The Avs have their starter in Phillip Grubauer, who has posted outstanding numbers this season with 14 wins in 21 games, including a remarkable 1.95 GAA and a .920 SV%. Backup Pavel Francouz was also impressive as a rookie last year. Appearing in 34 games, he had a record of 21-7-4 with a .923 SV% and a 2.41 GAA. Should Johansson head to Colorado, he’ll end up on the taxi squad once Francouz makes his return, which the Avalanche expect will be in early April. That’s exactly the spot GM Sakic wants to improve as his confidence in Miska wanes.
More than likely, a team like the Avs, who are heading towards a projected deep push into the playoffs, will be willing to trade futures to shore up any deficiencies they have picked up on. Johansson would provide an excellent insurance policy should Francouz or Grubauer become injured in pursuit of the organization’s first Stanley Cup since 2001.
Avalanche Up Against the Cap
If the trade were to happen today, Sakic would have to move some dollars out. Johansson’s pro-rated $700,000 contract has $337,931 remaining this year which bumps up against the Avalanche’s projected $291,174 of cap space. Whether those dollars moving out in the form of a roster player would be a part of a possible trade with the Sabres is an open question, but cap compliance would have to be reckoned with somewhere.
If the deal doesn’t happen until Francouz is back in the lineup, the cap issues won’t matter. Because his contract is under $1.075 million, once Johansson is on any team’s taxi squad, his salary will be treated like an American Hockey League contract and won’t count against the cap.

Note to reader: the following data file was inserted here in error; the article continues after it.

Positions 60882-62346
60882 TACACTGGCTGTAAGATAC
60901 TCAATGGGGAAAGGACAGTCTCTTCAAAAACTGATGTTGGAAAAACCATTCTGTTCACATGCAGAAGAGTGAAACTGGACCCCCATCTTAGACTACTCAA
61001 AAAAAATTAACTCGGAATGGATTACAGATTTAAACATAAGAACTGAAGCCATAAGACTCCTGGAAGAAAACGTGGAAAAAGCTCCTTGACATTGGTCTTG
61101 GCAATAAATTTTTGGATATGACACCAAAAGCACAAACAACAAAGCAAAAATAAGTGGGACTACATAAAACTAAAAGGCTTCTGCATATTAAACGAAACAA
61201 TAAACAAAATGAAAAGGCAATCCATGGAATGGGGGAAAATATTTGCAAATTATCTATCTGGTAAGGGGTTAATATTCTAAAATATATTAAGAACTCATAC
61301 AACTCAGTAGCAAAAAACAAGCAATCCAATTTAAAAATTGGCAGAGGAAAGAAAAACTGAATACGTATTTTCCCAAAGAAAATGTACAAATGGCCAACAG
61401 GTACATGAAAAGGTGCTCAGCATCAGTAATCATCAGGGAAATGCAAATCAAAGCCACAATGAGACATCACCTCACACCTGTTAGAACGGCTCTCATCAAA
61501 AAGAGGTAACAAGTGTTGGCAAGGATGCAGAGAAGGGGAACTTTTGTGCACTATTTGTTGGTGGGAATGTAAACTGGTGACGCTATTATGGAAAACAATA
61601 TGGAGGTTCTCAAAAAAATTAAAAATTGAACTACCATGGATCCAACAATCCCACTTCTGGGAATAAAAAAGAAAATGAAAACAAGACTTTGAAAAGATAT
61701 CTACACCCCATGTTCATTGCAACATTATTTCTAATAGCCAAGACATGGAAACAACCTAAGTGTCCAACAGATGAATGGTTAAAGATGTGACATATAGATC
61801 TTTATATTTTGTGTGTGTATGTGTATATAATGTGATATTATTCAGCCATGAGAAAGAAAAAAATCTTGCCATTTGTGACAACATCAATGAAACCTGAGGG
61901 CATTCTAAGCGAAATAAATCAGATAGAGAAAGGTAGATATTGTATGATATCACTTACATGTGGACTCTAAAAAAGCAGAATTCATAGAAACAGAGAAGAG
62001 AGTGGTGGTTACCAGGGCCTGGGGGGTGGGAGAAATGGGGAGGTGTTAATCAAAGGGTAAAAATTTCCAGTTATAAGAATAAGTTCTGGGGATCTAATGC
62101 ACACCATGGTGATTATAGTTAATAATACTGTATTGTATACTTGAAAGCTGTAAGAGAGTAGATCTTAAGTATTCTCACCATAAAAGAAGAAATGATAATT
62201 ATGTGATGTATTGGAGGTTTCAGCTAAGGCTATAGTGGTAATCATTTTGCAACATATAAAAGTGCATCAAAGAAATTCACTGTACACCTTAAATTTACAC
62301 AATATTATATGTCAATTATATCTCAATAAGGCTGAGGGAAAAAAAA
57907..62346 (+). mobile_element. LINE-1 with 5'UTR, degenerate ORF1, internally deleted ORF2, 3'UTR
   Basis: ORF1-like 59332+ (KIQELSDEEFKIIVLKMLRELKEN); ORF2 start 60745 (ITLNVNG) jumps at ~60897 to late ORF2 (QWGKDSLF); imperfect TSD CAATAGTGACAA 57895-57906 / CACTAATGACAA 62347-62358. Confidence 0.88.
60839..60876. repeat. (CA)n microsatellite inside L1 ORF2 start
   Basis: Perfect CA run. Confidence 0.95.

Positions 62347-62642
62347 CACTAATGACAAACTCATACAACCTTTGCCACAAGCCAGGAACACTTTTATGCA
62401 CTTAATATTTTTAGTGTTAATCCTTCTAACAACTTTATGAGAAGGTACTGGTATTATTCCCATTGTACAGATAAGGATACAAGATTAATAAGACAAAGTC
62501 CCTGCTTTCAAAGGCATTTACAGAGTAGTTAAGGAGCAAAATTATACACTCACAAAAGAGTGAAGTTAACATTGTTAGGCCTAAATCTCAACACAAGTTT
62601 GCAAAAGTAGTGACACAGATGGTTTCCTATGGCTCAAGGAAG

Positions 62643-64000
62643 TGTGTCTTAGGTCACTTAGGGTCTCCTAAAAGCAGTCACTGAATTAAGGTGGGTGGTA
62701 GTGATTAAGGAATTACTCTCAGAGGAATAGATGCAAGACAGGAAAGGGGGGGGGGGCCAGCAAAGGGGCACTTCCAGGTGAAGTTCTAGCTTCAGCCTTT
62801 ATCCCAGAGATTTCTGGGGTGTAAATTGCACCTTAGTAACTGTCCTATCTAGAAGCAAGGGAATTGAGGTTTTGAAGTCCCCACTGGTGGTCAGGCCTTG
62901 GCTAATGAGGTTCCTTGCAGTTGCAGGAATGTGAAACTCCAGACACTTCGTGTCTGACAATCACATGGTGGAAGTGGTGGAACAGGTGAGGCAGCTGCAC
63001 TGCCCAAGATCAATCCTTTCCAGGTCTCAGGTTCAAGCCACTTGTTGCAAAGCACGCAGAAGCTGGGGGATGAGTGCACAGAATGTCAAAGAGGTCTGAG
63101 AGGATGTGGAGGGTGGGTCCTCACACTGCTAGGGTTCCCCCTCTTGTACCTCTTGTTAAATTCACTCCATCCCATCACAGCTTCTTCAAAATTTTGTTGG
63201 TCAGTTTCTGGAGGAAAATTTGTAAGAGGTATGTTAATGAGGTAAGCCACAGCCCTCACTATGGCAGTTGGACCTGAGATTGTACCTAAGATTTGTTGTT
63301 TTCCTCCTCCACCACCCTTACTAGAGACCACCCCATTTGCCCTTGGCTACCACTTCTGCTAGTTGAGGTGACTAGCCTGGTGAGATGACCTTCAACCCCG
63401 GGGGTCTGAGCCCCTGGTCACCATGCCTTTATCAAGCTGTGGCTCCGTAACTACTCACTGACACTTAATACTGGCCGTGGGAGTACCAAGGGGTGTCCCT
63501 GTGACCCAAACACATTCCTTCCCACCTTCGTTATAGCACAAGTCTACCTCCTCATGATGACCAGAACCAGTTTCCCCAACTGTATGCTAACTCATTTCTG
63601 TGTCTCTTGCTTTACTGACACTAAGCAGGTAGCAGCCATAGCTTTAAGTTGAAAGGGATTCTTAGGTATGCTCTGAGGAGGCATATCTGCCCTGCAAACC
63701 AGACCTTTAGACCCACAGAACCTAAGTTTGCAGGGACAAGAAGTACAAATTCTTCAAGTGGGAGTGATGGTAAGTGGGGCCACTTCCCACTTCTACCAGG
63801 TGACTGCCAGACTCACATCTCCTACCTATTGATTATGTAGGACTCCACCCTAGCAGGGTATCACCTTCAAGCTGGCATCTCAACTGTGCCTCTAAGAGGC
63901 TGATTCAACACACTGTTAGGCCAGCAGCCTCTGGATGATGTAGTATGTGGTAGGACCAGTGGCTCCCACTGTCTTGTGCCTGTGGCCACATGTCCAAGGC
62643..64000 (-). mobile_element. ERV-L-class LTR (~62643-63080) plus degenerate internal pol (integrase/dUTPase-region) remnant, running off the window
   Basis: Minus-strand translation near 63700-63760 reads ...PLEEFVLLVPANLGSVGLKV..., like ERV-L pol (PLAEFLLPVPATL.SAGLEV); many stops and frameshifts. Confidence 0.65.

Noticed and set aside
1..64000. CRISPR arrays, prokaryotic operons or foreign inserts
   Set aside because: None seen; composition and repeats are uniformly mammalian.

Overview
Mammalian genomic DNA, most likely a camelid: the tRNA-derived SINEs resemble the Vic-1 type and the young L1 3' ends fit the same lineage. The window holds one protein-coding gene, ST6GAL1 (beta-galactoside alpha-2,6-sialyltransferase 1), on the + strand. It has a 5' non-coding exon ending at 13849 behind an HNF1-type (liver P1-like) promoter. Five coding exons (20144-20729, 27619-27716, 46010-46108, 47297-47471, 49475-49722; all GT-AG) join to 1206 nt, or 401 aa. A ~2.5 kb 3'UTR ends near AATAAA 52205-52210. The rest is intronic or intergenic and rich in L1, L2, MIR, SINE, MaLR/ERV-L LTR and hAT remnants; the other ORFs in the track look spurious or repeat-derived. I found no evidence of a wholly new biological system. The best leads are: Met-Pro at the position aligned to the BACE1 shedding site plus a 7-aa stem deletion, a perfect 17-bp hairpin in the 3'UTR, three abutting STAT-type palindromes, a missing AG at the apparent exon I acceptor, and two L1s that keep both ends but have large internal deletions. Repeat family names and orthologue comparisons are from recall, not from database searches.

If the Avalanche are interested in Johansson, they won’t be giving up any top-notch prospects for what will be the third-ranked goalie on their depth chart. Along with a potential roster player, he might snag some (late) picks at the draft, though. The Avalanche still have all of their third, fifth, sixth and seventh-round picks to play with this deadline.
A one-for-one trade for Miska wouldn’t get the Sabres any further ahead, but it would benefit the Avalanche. In four games this year, Miska has put up underwhelming numbers with a GAA of 3.33 and a SV% of .889. According to Dobber Prospects, his prospect rating is less than Johansson’s, coming in at a 55 percent chance of NHL success. He is a bit behind Johansson in his development, in a limited amount of games.
Miska signed a two-year deal with the Avalanche in October worth $725,000. With the injury to Francouz, he was forced into NHL action before he was really ready. Bringing in a new goalie to shore up the overall organizational depth doesn’t necessarily mean the Avs will force him out the door. Miska could stand to benefit from another couple of years of solid AHL development.
This is the time of the year when GMs around the league are playing a lot of phone tag and putting out feelers, but it doesn’t necessarily mean that anything could happen. On paper, a Johansson deal to the Avalanche that doesn’t net some draft picks or a roster player doesn’t make sense. Perhaps Adams’ best play would be to negotiate extensions with Johansson and Ullmark (the clear No. 1 goalie in Buffalo) and begin building the team from the net out.
But is Adams comfortable with these two as the premise of a competitive team? Time will tell.
Mike Carter is a freelance writer and contributor for the Buffalo Sabres with The Hockey Writers and NHLTradeRumors.Me He is @mikecarterlives on Twitter. Mike has been writing professionally since 2012, with stints as a reporter in northern British Columbia and Edmonton, Alberta. He now calls Salmon Arm, B.C. home.